On Oct. 9, the entrance of the Desotorow Gallery was crowded with people not fighting to get in but instead hesitating, for the gallery had no paintings on the wall.
On the floor, seven undergarment-clad figures sprawled out so realistically rendered that viewers hesitated to walk on top of them. Above them hung a canopy of translucent white sheets of Mulberry paper strung together by clear fishing wire.
“Explorelations,” a collaborative installation by SCAD students Ramona Todoca and Capucine Gros, opened Oct. 9 in Desotorow Gallery where the viewer becomes sandwiched from above and below, forced to interact not only with the artwork but also with each other.
The figures on the ground are traditionally rendered, despite their intimate apparel. Lying on large sepia-toned squares, the figures are half-rolled on their sides and backs as if they’re lying in bed, intensifying the intimate atmosphere of the installation.
An awning of Mulberry paper floats above the head of the viewers. On each sheet, there is a mix of hazy black and brick red squiggles that race across the paper, and technically accurate typographic letters also appear firmly planted. Sky blue appears sparsely in tiny geometric shapes or swift scribbles which helps bring the colors of the ground figures into the ceiling sheet to unify the entire installation.
While art has always been about the interaction between the viewer and the artwork, the hesitation of viewers to take the initial step onto the paintings suggests that our relationship with art may need to be revisited.
It is so ingrained that art should be viewed from afar and not interacted with, that “Explorelations” calls for a rewiring of the senses. It asks you to do nothing but interact with the art, to step on paintings and gaze closely into the mulberry sheets.
The interaction with “Explorelations” parallels our interaction with the past and the future. The figures on the ground are tangible and definite, embedded in the ground as memories of the past are embedded inside of us. They are realistically rendered but still shown through the artist’s eye, just as our memories are accurately recorded but only as we interpreted the actual experience.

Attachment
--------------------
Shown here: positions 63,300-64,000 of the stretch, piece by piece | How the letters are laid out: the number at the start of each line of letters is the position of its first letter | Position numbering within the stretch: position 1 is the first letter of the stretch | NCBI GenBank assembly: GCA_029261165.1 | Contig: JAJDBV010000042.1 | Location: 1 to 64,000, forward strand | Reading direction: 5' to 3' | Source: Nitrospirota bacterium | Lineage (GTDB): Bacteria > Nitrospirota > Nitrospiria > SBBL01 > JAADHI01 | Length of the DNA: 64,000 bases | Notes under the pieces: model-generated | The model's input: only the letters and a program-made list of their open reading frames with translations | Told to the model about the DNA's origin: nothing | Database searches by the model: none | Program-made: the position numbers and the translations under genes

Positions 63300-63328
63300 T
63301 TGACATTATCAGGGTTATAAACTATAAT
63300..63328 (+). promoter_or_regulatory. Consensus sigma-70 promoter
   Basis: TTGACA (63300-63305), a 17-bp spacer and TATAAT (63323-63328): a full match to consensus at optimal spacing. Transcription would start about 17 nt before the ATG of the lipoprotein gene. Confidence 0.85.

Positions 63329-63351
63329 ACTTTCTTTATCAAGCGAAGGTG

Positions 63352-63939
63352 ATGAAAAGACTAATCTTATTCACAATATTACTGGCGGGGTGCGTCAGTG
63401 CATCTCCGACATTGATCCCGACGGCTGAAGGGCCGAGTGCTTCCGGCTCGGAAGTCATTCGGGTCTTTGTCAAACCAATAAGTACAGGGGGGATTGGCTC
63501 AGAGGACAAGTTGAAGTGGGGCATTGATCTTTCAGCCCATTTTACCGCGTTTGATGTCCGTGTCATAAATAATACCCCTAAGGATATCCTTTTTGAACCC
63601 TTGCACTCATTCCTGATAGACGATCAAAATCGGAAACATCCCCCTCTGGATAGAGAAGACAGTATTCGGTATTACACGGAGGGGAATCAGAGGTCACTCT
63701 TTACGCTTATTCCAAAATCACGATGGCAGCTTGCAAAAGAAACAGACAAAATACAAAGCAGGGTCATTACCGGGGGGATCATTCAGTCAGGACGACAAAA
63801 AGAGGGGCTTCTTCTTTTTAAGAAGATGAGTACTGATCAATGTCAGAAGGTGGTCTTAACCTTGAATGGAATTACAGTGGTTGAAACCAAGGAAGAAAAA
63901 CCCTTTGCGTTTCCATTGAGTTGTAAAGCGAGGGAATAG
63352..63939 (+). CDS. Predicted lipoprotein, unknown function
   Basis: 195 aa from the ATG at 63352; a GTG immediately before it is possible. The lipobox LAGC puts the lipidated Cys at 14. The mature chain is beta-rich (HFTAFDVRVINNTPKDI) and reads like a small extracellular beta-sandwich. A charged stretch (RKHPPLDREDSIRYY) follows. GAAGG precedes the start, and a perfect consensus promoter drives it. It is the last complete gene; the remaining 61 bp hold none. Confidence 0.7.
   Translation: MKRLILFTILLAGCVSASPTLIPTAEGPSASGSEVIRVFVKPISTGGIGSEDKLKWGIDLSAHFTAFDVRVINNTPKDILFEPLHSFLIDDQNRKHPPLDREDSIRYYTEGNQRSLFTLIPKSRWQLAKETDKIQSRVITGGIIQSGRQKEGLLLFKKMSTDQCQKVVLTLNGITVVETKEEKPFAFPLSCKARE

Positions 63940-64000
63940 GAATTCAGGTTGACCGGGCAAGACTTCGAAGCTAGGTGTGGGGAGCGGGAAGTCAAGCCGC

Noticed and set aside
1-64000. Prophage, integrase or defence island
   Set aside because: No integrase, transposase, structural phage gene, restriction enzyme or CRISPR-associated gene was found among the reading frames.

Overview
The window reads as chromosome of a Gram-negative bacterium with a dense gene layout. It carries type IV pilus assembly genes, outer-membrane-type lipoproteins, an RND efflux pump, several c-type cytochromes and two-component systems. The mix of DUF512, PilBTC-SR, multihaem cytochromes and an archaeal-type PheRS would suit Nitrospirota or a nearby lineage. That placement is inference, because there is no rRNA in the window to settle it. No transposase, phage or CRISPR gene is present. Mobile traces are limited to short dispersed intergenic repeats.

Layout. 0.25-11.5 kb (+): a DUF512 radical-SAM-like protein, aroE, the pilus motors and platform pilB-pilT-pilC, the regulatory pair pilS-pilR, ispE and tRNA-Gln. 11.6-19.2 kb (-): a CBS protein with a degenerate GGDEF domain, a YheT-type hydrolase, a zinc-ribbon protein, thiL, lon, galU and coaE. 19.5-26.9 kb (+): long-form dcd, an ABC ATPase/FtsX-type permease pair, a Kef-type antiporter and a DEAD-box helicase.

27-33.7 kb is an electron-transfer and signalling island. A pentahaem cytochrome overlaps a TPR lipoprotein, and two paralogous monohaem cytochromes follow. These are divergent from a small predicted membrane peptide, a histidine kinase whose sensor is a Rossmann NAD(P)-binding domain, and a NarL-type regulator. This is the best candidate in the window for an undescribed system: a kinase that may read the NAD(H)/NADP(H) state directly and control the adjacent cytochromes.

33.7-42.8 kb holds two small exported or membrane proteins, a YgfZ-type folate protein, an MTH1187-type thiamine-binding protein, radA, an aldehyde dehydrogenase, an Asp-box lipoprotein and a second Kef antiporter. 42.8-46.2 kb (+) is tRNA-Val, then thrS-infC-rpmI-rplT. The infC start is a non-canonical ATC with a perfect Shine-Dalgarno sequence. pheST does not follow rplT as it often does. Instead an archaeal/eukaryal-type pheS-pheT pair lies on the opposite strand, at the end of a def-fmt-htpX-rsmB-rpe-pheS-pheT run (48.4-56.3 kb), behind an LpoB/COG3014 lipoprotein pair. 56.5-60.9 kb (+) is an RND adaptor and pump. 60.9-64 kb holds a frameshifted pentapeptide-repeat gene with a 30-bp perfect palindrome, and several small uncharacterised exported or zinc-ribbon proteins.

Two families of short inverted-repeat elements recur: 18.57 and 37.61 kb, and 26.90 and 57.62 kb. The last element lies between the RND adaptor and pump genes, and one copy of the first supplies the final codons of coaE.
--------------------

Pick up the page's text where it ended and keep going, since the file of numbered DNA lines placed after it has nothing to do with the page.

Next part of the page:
The canopy of paper shows abstract thoughts in the squiggles with a few definite pictures in the distinguishable shapes and letters. Most of how we view the future is a haze.
Constant thoughts are more distinguishable but what we consider in passing becomes a swift scribble in our mind. The future is completely unpredictable, as blank as the mulberry paper.
“Explorelations” is an innovative use of space and human interaction. By simply breaking convention by moving the focus of the room to above and below instead of around, Gros and Todoca force the viewer to notice what is around them and what they are looking at.
While the message of the exhibition is refreshing and much needed, the complexity of the purpose is lost to the average audience. One has to be truly contemplating and considering the motives and reasoning behind each component of the installation to understand it.
The average viewer prefers to hold on to the simple fact that the figures are beautifully rendered and the modern, geometric clad canopy hovering above them gives a nice contrast to the traditional paintings below.
“Explorelations,” on display until Oct. 14, is well worth visiting because it offers something for everyone. The introspective observer will appreciate the underlying message and a solely aesthetically-concerned viewer will appreciate the talent and beauty of the installation.
Contact Rachael Schultz